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Community Event - Save Boulthurst Way Open Space

From the County Border News:


Residents of Hurst Green and Oxted will gather on Boulthurst Way Open Space, Hurst Green on Saturday, December 10 2-4pm to demonstrate their opposition to Tandridge District Council's plans to sell it off for development together with other Hurst Green amenity open spaces.

Separate to Tandridge District Council's 'Local Plan' where residents are able to send their comments and any objections to all of the sites put forward for development, the council has actually already started the appropriation process of Boulthurst Way Open Space, which they own, and will decide on 17 January 2017 in the 'resources committee' whether they will change the site from a protected 'Open Space' to one with no protection against development - meaning the site could be sold or developed at any time and completely separately from the council's Local Plan.

A spokesman for the protest organisers said: 'Residents are frustrated by two different processes happening at the same time and the fact that they could lose their valued open space without any recourse. One of the key frustrations for residents is that Tandridge District Council has hugely overdeveloped the area over the past 13 years ' allowing building at a rate double that of government targets - meaning there is now no land left to build new homes and the Council is now threatening to develop 'open spaces' (against national planning policy) that are key to the well-being of residents in order to 'balance their books'.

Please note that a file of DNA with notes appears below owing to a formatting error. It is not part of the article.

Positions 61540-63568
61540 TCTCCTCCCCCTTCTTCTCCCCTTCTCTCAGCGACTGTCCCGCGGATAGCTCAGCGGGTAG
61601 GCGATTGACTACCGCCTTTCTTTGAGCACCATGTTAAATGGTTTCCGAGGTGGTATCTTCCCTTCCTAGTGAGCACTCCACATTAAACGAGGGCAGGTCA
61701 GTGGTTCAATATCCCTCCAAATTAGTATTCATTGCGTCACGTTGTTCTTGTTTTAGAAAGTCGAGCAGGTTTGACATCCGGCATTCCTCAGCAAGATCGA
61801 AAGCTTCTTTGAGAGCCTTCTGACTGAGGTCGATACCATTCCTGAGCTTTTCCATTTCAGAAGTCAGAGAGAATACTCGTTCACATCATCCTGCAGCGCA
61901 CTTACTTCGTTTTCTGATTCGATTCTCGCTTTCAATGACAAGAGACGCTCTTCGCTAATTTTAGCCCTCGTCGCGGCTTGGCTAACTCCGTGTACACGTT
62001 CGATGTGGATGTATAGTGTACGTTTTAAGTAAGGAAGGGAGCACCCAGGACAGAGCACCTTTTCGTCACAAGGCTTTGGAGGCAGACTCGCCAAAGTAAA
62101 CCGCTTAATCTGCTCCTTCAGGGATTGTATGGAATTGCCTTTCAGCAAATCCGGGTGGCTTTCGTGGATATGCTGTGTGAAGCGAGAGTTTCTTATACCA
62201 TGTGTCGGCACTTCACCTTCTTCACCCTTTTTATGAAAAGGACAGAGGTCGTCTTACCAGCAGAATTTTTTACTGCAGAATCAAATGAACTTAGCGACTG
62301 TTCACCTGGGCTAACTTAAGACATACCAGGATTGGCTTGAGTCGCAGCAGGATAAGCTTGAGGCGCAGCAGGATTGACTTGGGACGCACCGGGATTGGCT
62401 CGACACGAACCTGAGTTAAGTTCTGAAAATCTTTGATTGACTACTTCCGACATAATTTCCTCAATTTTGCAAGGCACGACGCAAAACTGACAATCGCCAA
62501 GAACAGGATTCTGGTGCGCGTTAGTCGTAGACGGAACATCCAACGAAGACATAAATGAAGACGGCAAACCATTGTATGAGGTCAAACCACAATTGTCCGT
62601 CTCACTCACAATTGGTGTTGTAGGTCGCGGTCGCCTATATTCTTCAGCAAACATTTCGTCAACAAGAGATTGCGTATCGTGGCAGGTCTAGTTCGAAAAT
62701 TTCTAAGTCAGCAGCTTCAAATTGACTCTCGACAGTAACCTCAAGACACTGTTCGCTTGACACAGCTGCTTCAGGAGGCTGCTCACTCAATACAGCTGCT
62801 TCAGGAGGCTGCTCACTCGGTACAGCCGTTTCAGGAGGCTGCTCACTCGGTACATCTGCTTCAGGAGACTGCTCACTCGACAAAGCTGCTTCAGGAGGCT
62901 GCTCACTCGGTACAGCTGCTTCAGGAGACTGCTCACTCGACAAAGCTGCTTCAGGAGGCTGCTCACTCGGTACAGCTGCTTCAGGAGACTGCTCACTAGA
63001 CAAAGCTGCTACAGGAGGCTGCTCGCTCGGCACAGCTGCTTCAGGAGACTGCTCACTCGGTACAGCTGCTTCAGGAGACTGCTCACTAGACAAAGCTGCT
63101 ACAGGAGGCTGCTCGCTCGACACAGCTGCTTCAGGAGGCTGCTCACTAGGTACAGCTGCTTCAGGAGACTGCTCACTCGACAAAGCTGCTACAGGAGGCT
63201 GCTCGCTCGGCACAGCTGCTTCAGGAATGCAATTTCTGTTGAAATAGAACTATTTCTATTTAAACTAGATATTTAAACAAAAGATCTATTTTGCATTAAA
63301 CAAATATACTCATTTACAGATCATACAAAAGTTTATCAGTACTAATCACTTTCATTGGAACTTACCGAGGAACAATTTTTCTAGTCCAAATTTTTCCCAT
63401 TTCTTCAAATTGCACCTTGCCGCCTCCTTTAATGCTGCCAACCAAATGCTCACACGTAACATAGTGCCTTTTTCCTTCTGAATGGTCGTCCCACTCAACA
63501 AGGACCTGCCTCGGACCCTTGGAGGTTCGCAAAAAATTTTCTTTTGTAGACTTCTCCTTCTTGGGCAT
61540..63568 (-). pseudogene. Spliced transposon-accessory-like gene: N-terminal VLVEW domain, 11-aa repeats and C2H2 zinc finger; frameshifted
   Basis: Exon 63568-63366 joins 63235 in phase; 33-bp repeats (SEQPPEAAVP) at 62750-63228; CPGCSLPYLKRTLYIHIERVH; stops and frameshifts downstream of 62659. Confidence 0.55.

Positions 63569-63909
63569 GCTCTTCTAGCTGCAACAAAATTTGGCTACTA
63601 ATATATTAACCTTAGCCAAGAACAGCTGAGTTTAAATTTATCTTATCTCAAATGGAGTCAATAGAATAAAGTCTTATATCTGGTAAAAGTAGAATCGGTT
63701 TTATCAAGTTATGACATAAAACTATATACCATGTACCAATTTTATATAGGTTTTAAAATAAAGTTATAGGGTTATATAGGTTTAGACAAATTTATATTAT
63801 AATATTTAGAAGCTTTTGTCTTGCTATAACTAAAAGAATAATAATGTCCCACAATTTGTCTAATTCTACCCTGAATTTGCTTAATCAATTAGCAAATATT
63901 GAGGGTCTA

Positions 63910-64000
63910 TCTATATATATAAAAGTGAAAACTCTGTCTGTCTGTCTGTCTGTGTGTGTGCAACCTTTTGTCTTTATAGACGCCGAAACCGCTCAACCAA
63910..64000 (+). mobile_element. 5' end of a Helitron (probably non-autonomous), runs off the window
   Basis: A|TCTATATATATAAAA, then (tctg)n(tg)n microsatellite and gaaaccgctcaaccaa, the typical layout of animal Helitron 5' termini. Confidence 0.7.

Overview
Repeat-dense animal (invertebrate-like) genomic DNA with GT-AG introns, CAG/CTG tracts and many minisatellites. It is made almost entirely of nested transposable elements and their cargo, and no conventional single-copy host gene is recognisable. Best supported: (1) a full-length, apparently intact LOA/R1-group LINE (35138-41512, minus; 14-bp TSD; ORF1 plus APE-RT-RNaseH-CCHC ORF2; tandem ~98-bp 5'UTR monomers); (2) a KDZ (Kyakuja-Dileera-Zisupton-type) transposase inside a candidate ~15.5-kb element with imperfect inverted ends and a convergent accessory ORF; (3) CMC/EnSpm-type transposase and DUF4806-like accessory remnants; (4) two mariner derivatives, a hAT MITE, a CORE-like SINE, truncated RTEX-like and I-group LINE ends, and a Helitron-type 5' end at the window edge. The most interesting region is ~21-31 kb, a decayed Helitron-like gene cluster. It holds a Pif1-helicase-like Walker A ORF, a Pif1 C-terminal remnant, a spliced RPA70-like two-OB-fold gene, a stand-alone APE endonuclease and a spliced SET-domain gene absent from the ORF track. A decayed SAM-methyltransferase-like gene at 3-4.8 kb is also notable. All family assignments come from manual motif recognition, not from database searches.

'Given national government cuts in local council funding, Tandridge District Council currently has a projected £1.4m shortfall in funding in 2017/18. One of the key drivers of TDC's income since 2003 has been its development of new homes - approx 17% of its income next year is due to come from the government's 'New Homes Bonus'. So now with overdevelopment in historic years, the shortfall in funding from government and the fact that Tandridge now has no readily-available land to be developed because the council has already developed it all, residents face a 'perfect-storm' of circumstances that the council has largely brought on itself and are now set to suffer with the loss of the open spaces where they can take their children to run, play games, walk their dogs, meet fellow residents - even against the council's own commissioned TSE Research in November 2015 which stated that 'no open space is surplus to requirements in Tandridge' given the amount of residents and 'should be protected against development'.

On Saturday the whole area will come together to enjoy some mulled wine and mince pies and at the same time show the strength and depth of the objection of local residents to the planned development.